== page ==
Meet UFX: Umbraco Forms Expressions

TLDR; A demonstration

If you're more of a video person, I've recorded a demonstration of the package. You can find it at the bottom of the post. :)

The problem

Recently we've been creating quite a few forms with Umbraco to support inbound strategies for our customers. They basically let the user input different financial or measurable values. When the form is posted, we do some calculations to provide the user with some useful feedback. We also check the value and decide whether the user is a useful lead to put into the CRM, or whether she should be offered a subscription to the newsletter instead.

For each of the calcluations, a developer has to hack up a new workflow type for Umbraco Forms. This means that for even the simplest calculations, we need the dev. team to schedule time for the customer. Wouldn't it be great if the business people themselves could do these calculations?

Enter UFX

A few years ago I was introduced to Irony. Irony is a language toolkit for the .net platform. With it we can build our own language grammars and according abstract syntax trees. Sadly, I couldn't invest much in it at the time, so it was left on the shelf for a while. I picked it up on my way to the Umbraco UK Festival, and fell in love again. So I started creating a package aptly called "Umbraco Forms Expression", UFX for short. I'd blog about building this package, but I hardly understand what I'm doing myself. In any case, it's a small language for doing calculations on Umbraco Forms record values. It can be used to set field values based on calculations on other field values.

Let me take you through a loan calculator example where we calculate the total amount and monthly payment based on interest and terms. I hardly know my way around those formulas either, but if you're interested, this page holds a lot of good information.

Building the loan calculator

I started by building this simple form in Umbraco. It has text fields for amount, interest and terms, all validated as numbers (with decimals). There's also hidden fields for the total and monthly payment results:

Form administration UI with fields

I took the liberty of allowing text pages below text pages in Fanoe, so I could add a result page with a macro. The macro just points to a partial view. In the partial view, I load up the record and show the interesting fields:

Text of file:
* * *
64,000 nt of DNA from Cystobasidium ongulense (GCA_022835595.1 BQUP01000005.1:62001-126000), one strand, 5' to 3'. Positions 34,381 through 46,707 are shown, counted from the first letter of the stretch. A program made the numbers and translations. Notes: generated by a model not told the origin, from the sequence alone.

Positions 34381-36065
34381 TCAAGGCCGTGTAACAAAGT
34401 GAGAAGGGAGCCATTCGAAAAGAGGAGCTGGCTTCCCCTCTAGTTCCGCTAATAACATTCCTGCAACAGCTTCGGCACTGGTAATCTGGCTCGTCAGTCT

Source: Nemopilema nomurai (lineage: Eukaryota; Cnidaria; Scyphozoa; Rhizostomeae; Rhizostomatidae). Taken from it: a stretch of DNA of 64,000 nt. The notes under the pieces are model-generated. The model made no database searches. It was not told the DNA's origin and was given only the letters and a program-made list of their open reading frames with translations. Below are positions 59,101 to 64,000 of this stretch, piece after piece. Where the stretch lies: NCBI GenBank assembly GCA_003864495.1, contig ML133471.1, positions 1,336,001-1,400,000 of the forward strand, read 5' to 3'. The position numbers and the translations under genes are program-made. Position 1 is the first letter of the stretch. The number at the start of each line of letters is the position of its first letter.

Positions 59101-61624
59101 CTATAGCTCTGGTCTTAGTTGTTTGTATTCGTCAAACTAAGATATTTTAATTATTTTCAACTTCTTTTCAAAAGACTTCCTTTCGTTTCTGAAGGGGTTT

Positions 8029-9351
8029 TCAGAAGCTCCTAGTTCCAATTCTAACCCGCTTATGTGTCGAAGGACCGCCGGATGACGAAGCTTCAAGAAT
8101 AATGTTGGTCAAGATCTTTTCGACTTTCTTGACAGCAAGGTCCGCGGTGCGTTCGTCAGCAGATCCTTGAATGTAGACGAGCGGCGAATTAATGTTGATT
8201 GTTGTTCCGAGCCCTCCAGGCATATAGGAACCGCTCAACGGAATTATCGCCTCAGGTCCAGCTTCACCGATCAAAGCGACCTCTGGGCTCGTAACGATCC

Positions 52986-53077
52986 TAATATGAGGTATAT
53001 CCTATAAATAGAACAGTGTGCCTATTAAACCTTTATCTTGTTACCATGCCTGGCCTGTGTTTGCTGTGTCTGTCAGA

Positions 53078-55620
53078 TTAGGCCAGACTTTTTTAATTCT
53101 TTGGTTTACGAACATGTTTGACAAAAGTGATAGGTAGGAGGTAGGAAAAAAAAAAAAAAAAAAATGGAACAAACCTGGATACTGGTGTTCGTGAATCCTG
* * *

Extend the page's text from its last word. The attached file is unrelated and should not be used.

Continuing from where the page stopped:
@using Umbraco.Forms.Data.Storage
@inherits Umbraco.Web.Macros.PartialViewMacroPage

    var recordId = (Guid)TempData["Forms_Current_Record_id"];
    var record = new RecordStorage().GetRecordByUniqueId(recordId);

<h1>Your loan would amount to</h1>
<p><label>Loaned amount:</label> <span>@record.GetRecordField("loan amount").ValuesAsString()</span></p>
<p><label>Total amount: </label> <span>@record.GetRecordField("total amount").ValuesAsString()</span></p>
<p><label>Monthly payment: </label> <span>@record.GetRecordField("monthly payment").ValuesAsString()</span></p>

When the user visits the calculator, she'll fill out the amount, interest and terms. Sending the form yields the very little interesting repetition of the amount:

Result without calculation

Granted, we could've put the calculation in the results, but then we couldn't have re-used workflows that push the record values to a CRM for instance.

Using UFX

To add the calculation without coding, we add the new UFX Expression workflow to the form:

UFX Expression in workflow palette

It opens with one setting: the program. You can enter a formula directly in the Ace editor here if you feel confident.

UFX program setting

For complex expressions though, a workbench is needed. Clicking the small fullscreenish button just above the program box opens a full view of the program, and lets you test the expression using different values. When entering a program into the editor, textboxes appear on the right hand side for each field you use in the expression. Fields are referenced using square brackets as such: [loan amount].

UFX workbench

Clicking the run button in the bottom right runs the calculation on the server and displays updated fields and their values. Notice you can add as many variables you'd like.

And that's it, really. Saving the form with this workflow makes it so the calculation is done as part of the workflow evaluation. Adding workflows after it lets you put the loan total and montly fee in external systems, as well as reference them in e-mails to the user or administrator.

Here's a shot of the result page with the workflow in place:

Form results after adding workflow

Current limitations

First of all, this is open source! I'll gladly welcome help making the UI more polished for starters. My ambitions for the language is to keep it dead simple, so don't expect me to pull a full C# implementation.

For now it only does math on numeric field values. There's a few math functions included. I'll include more when they're needed. It's all documented in the wiki on the github site.

I'll leave the package in beta, hoping for some good feedback. Reach out to me on twitter, or add some feedback on the issue tracker. Looking forward to hearing from you! :)

Next steps

There's obvious next steps for this. Boolean values for one. Conditionals on numbers, bools or even strings can well be introduced. It's all fairly easy since Irony comes with a lot of basic language constructs to re-use.

A worflow setting letting you execute the workflow based on a program returning a boolean can also be spotted on the horizon if you squint.

Incidentally, I've also got another idea codenamed UQL I might pick up in the mean time. I'll let you guess what it'll do for now. It might surface within a few weeks.

Again, I'd like to take this slow, keep it simple and evolve based on real needs. Keep the feedback coming, and do pitch in if you find this kind of thing interesting.

Video demonstration

Here's one for the lazy ones:


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